As for executives moving from a failed company to another one... well, that's a cultural thing mainly. In the USA, failure is viewed mostly as a learning experience, where you acquire the skills and knowledge necessary to not repeat the same mistakes. Just punishing someone for failing seems not a good fit for the system, because if no one would take risks we'd end up with only incremental innovation coming from conservative big corporations. But, I agree, moving from one failed company to another failed company all your life does not look good in your resume, and it should be a warning sign for investors. But then again, investment decisions based on research and factual data, versus your golf buddies telling you that someone is a nice businessman, should be the norm.

      Oh, well, we're already there. Public money is wasted. Big corporations restrain innovation and actively work to kill it. A selected group of intermingled "investors" decide where the money is based on... nothing but PowerPoint decks.

      We're all doomed.

    2. Phil Endecott

      > I'm not sure I'd want to deal with a company whose director, or even a senior staff, have a

      > history of bankruptcies, millions of pounds of debts, failed companies, etc

      The idea is that people learn from their mistakes, or the mistakes of the people around them, and do better next time.

      Would you prefer to deal with a company run by people with NO experience?

      The important issue is that investors, and creditors, should be aware of the financial health of a company.

      1. Chemist


        > I'm not sure I'd want to deal with a company whose director, or even a senior staff, have a

        > history of bankruptcies, millions of pounds of debts, failed companies, etc"

        Like many things it depends on the details, was it a well-thought out scheme that failed due to unexpected circumstances, suprise innovation from a competitor, market downturn etc. Or were the directors out-of -their-depth in some areas, dishonest, over-optimistic, poor managers etc.

    3. Terry Barnes

      The people who aren't afraid to fail are the entrepreneurs. If you ban people from running businesses when they go wrong, you'd have no-one running businesses. There's a strong argument that we should reduce the penalties for failure, not increase them - it's one of the reasons the US has a lead on the UK in tech businesses. Easier personal recovery from failure encourages more people to have a go.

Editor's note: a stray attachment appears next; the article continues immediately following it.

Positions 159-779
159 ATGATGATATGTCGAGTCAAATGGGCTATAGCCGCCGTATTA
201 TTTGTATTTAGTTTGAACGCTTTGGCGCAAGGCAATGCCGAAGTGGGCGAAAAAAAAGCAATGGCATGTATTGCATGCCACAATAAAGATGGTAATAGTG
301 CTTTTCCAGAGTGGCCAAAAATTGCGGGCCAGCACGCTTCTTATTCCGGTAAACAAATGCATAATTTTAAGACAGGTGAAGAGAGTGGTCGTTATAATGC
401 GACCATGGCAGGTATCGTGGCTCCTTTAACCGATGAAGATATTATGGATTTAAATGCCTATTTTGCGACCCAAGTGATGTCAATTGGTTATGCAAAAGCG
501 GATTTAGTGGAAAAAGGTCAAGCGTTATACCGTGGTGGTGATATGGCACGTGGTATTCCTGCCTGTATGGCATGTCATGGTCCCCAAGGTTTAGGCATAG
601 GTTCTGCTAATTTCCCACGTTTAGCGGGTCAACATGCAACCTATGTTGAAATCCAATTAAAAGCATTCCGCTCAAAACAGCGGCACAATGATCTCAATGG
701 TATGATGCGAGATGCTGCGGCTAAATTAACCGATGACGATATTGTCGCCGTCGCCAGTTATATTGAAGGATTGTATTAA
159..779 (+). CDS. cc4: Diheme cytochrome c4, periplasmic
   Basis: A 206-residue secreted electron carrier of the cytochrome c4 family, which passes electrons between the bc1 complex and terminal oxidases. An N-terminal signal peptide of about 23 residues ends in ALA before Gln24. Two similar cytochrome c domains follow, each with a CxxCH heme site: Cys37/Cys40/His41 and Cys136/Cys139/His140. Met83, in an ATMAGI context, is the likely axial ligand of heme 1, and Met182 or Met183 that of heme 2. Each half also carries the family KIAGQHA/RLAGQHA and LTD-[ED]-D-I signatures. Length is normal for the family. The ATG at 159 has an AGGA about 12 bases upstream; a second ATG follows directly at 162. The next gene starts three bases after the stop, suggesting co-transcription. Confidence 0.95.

1. Ian Johnston Silver badge
        Thumb Down

        The oddity is that people trust failed entrepreneurs time after time. By the time the investors have lost their third shirts and the entrepreneur has his yacht, holiday home and Roller, you'd think the money men would get cautious. Perhaps not if it's someone else's money, I suppose.

  5. taxman
    Thumb Up

    Less of a Tangerine Dream

    more of a nightmare.

    Then again I surcame to the misfortunes of the Camputers and the Lynx.

  6. BigTim
    Paris Hilton

    You never forget your first. I think my Oric atmos (which was "upgraded" from an Oric 1 through an offer at Oric where they took you old machine and gave you a new one) is still in my parents' attic.

    1. Anonymous Coward
      Anonymous Coward

      Probably worth quite a bit now, especially if it's still got its box with it.

      The article's a bit harsh on the Atmos keyboard I think. It's got a nicer feel than anything Acorn put out at the time.

      1. heyrick Silver badge

        "It's got a nicer feel than anything Acorn put out at the time."

        A keyboard with actual switches was best back then, rather than the limp calculator-key style of some machines; and god help the Oric keyboard that did a pre-Apple putting style over function - seriously, here's a picture - can you imagine writing anything of length (your homework, perhaps?) on that keyboard?

        At least Acorn's keyboard was usable for long durations, and it stood up to a lot of abuse (I'm not talking about schoolchildren, this is personal, this is me vs Chuckie Egg...).

        1. JeeBee

          That's the Oric One keyboard, not the Oric Atmos, which is a proper keyboard - at least in looks. I don't know what the mechanism was underneath the key caps.

  7. Badvok

    Many fond memories

    I upgraded from my ZX81 to one of these (oooh, colour) simply because my neither my Dad or I could afford the more expensive, but vastly better, BBC Micro. I mainly used it for developing and testing my 6502 code which I then took round to my friends house to run on his beeb, or my college's CBM 8032s.

  8. Richard Wharram

    5 years after the Orac design was unveiled.

    They should have copied it. That seemed way more fun.

    1. Francis Boyle

      Lots of flashing lights

      Now that was a computer.

      A lot of people are going to be disappointed by optronics.

  9. Paradroid

    Outside of a shop I never saw one of these, no-one I knew had one. My mate over the road had the Atmos and it was decent enough but like today's mobile platforms it's the software availability that play a huge part - and the Atmos had very little.

    The red/black case was really stylish though, much cooler than my brown/beige C64 :)

  10. Geoff Campbell Silver badge

    HH Tiger